I meet Guglielmo in the Concept Boutique for a spin around the store. He is as chic as his reputation and myriad instagram photos suggest; the effortlessly alluring Milanese man personified and an unintentional testament to the transformational capabilities of the Larusmiani line.
“Feel this.” He lifts the arm of a double-breasted handmade cashmere cincilla and silk coat. He gestures to the shoulder seam of a jacket and asks me if I know the different between a Milanese cut and a Neapolitan cut. I give him my blank face, the one I save for when someone mistakenly thinks I can understand their rapid-fire Italian. This is a man who knows his fabrics, expert methods of tailoring, and the many style revolutions that the company has seen in its nearly 100-year history.
We go upstairs to the private women’s shop, a dreamlike room of light, airy colors, it diffuses femininity as if it’s coming out of the velvet walls. Display cases offer a taste of the Larusmiani women’s world: exquisite perfume atomizers, furs, pony skin baguettes, bespoke jewelry boxes made from ficus sycomorus wood, and of course, the women’s collection. There is a piece for every occasion, every turning point in the day, in other words, a complete wardrobe for the female Milanese’s schedule (or those who strive to dress like one).
Next we step into the gentleman’s bespoke, appointment-only room. A matchlessly designed fabric fall offers the client the opportunity to mix and match infinite combinations of Larusmiani handmade fabrics, creating a unique and impossible-to-replicate style.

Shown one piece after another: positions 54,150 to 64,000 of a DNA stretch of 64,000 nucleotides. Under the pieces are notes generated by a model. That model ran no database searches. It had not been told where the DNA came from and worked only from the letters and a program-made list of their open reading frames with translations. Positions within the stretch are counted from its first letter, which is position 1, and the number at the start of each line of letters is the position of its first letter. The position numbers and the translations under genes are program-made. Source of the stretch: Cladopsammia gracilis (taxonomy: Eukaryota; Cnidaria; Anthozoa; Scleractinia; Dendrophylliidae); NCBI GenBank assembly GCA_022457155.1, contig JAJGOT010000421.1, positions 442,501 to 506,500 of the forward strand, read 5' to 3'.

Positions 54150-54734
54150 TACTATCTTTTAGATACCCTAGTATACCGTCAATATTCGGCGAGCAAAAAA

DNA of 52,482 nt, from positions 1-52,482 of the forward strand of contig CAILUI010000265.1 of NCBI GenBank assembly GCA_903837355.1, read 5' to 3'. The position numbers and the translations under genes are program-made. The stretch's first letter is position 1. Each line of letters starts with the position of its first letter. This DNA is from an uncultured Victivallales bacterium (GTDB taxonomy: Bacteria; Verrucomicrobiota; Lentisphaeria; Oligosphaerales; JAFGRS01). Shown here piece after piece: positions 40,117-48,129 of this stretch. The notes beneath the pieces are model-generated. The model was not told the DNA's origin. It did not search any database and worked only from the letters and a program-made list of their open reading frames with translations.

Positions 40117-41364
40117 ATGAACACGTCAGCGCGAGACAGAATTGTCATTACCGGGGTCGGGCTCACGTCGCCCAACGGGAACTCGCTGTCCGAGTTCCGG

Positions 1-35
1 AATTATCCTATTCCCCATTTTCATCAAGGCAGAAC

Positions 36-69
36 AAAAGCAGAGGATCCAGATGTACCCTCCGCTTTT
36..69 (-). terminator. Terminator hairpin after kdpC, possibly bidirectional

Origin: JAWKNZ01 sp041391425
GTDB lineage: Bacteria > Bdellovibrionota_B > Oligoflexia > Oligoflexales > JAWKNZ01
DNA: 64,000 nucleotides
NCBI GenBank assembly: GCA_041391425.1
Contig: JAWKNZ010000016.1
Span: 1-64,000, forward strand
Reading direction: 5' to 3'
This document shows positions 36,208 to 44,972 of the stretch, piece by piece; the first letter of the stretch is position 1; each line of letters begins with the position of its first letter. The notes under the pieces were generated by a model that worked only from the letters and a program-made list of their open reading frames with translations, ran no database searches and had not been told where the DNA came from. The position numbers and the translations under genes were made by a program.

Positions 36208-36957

We take the elevator down to a totally different kind of toy chest: that of Aldo Lorenzi. Guglielmo’s passion for exceptional Milanese products, born from the truest ‘Made in Italy’ classification, is exemplified in the recreation of the original Lorenzi boutique. When the historic Lorenzi decided to retire and close his shop, formerly next to Laurismiani on Via Monte Napoleone, Guglielmo would not have it. He understood immediately what the Milanese would be missing if Lorenzi were to close his doors, and furthermore, he felt the impact and the significance of the disappearance of a Milanese gem. The two visionaries share a dream for igniting passions and keeping them alive. Thus Guglielmo brought Lorenzi under his helm. Here you will find a cinematic display of one-of-a-kind toiletries, shaving kits, kitchenware, smoking and desk accessories, knives, and other exquisite, hand-made items. Guglielmo is now starting to design and create additional handmade items in a similar style, as the original Lorenzi merchandise is sold to loyal clientele and those discovering the ‘new’ Lorenzi for the first time.